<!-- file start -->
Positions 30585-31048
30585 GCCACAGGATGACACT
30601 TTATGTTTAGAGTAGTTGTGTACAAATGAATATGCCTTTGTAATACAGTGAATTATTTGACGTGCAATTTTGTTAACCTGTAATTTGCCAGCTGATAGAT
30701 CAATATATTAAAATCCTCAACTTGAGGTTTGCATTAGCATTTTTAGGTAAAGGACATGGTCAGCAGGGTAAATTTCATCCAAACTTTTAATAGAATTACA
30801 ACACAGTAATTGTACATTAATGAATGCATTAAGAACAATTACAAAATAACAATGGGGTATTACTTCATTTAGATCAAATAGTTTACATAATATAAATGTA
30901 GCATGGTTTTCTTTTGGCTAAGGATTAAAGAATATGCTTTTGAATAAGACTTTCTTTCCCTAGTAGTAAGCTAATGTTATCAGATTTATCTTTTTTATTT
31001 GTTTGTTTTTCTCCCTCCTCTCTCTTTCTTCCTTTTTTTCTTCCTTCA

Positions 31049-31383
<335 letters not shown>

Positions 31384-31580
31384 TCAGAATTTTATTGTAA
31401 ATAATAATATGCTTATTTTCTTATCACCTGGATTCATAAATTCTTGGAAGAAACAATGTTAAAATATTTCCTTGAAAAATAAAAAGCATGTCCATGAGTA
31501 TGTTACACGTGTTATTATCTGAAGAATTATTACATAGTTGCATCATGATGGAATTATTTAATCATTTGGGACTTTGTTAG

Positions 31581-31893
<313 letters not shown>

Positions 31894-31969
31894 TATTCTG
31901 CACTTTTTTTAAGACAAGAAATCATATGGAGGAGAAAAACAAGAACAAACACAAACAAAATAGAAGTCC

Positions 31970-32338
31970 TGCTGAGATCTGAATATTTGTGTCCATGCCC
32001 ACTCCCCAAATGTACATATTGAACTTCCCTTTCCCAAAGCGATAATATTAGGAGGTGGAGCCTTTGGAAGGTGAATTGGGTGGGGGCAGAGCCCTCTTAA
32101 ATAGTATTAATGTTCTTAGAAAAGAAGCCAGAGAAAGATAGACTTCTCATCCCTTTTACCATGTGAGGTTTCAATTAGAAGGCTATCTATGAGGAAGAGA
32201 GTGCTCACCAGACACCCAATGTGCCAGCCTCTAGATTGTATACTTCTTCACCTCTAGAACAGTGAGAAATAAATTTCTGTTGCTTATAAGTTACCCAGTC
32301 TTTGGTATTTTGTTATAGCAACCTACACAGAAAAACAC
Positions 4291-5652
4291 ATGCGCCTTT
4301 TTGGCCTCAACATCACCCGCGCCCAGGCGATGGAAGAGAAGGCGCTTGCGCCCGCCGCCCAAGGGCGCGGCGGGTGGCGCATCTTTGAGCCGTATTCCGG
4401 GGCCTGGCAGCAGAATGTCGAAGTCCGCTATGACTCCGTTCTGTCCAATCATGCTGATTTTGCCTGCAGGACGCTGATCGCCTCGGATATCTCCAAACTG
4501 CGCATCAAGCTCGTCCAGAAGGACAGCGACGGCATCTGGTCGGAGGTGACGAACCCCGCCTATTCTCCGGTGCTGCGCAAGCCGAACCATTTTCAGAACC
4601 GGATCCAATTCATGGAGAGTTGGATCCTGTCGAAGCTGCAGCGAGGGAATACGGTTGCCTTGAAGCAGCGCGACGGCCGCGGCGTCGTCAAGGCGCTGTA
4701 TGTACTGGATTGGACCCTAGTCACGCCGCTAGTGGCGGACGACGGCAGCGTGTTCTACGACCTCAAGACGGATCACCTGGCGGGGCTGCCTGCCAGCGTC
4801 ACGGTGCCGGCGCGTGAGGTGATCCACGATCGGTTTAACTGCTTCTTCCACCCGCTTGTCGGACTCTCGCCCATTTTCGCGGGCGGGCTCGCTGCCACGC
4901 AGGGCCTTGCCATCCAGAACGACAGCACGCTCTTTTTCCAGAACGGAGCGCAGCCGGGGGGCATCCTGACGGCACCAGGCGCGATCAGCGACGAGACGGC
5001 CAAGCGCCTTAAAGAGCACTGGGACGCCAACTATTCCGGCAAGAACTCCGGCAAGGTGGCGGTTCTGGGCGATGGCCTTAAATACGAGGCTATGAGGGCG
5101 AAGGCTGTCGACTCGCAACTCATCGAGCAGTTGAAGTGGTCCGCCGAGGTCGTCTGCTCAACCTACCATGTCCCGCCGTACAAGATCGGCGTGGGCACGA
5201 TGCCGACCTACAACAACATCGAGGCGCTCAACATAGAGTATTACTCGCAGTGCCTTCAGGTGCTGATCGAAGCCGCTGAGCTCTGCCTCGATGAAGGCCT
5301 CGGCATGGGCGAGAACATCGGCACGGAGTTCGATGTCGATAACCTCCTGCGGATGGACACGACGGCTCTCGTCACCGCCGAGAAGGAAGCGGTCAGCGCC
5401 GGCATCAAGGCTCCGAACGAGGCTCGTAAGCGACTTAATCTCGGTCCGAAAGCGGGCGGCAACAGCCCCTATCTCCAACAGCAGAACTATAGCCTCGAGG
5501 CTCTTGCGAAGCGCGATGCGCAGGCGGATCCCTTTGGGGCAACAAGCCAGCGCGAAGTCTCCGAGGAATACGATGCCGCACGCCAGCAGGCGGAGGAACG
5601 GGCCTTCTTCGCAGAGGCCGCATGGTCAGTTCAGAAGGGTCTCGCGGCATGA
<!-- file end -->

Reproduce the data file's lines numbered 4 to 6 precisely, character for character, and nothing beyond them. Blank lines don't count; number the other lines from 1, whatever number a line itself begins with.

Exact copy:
30701 CAATATATTAAAATCCTCAACTTGAGGTTTGCATTAGCATTTTTAGGTAAAGGACATGGTCAGCAGGGTAAATTTCATCCAAACTTTTAATAGAATTACA
30801 ACACAGTAATTGTACATTAATGAATGCATTAAGAACAATTACAAAATAACAATGGGGTATTACTTCATTTAGATCAAATAGTTTACATAATATAAATGTA
30901 GCATGGTTTTCTTTTGGCTAAGGATTAAAGAATATGCTTTTGAATAAGACTTTCTTTCCCTAGTAGTAAGCTAATGTTATCAGATTTATCTTTTTTATTT